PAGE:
Why Do People Study Geology?
A lot of people are attracted to geology and other earth sciences because they love to be outdoors. These people wonder how the magnificent rock formations that they see, like those in Yosemite in California (see figure 1), were formed. They want to study the processes that create and modify landforms.
But earth science is not just about what we can see with the naked eye—the molten lava, icy mountain peaks, steep canyons, and towering waterfalls. Some people want to go deeper, to learn about what drives the surface processes and other features of the planet; for example, why does Earth have a magnetic field? These people are interested in learning about the layers of material that lie beneath the surface, the mantle and the core. Since more than 70 percent of Earth is covered with oceans, it’s not surprising that many people wonder what lies within and at the bottom of the seas.
Some people look up and wonder what lies beyond our skies. These people are interested in applying what we know about Earth to our more distant surroundings. They want to understand our near neighbors, the planets and satellites of our Solar System, and objects that lie far beyond.
What is Geology?
In its broadest sense, geology is the study of Earth—its interior and its exterior surface, the rocks and other materials that are around us, the processes that have resulted in the formation of those materials, the water that flows over the surface and lies underground, the changes that have taken place over the vastness of geological time, and the changes that we can anticipate will take place in the near future. Geology is a science: we use deductive reasoning and scientific methods to understand geological problems.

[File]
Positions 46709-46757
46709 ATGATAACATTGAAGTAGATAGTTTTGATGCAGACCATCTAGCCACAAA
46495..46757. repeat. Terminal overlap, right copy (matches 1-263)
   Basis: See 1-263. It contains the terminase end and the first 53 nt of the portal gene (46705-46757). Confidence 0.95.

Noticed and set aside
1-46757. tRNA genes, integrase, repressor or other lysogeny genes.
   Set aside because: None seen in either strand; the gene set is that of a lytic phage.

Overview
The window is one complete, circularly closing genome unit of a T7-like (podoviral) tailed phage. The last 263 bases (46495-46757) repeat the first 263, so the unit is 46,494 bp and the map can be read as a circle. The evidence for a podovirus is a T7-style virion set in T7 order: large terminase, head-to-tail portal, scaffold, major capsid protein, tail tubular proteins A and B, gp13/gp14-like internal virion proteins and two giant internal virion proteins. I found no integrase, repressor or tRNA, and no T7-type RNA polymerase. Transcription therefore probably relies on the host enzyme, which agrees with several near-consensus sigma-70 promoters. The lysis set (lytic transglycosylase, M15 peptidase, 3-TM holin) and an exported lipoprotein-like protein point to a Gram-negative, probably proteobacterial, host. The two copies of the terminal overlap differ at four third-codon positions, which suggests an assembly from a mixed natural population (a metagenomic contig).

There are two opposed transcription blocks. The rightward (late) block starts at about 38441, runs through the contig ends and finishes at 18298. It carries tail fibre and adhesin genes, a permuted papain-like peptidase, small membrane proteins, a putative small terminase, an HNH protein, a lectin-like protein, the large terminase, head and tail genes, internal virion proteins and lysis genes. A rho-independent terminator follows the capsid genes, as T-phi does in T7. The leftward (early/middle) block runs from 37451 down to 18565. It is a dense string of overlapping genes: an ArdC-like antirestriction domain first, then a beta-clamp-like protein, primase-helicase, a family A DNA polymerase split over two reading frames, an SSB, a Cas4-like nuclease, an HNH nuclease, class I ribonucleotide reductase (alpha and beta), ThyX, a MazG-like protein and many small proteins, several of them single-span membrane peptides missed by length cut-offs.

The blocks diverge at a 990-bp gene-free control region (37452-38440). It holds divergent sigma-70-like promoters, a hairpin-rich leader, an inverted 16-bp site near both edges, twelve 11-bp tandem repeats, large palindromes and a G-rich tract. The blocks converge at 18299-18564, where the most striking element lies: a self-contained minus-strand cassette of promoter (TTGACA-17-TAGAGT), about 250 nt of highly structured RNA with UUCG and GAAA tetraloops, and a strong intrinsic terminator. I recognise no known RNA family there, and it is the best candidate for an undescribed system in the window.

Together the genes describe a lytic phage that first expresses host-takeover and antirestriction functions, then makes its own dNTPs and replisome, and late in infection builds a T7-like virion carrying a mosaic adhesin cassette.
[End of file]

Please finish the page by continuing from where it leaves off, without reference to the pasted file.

Geology is arguably the most integrated of all of the sciences because it involves the understanding and application of all of the other sciences: physics, chemistry, biology, mathematics, astronomy, and others. But unlike most of the other sciences, geology has an extra dimension, that of time—billions of years of it. Geologists study the evidence that they see around them, but in most cases, they are observing the results of processes that happened thousands, millions, and even billions of years in the past. Those were processes that took place at incredibly slow rates—millimeters per year to centimeters per year—but because of the amount of time available, they produced massive results.
Geology is displayed on a grand scale in mountainous regions, perhaps nowhere better than the Rocky Mountains in Canada (Figure 3). The peak on the right is Rearguard Mountain, which is a few kilometers northeast of Mount Robson, the tallest peak in the Canadian Rockies (3,954 m). The large glacier in the middle of the photo is the Robson Glacier. The river flowing from Robson Glacier drains into Berg Lake in the bottom right.
The sedimentary rock that these mountains are made of formed in ocean water over 500 million years ago. A few hundred million years later, these beds were pushed east for tens to hundreds of kilometers by tectonic plate convergence and also pushed up to thousands of meters above sea level. Over the past two million years this area—like most of the rest of Canada—has been repeatedly glaciated, and the erosional effects of those glaciations are obvious. The Robson Glacier is now only a small remnant of its size during the Little Ice Age of the fifteenth to eighteenth centuries, as shown by the distinctive line on the slope on the left. Like almost all other glaciers in the world, it is now receding even more rapidly because of human-caused climate change.
Geology is also about understanding the evolution of life on Earth; about discovering resources such as metals and energy; about recognizing and minimizing the environmental implications of our use of those resources; and about learning how to mitigate the hazards related to earthquakes, volcanic eruptions, and slope failures. All of these aspects of geology, and many more, are covered in this course.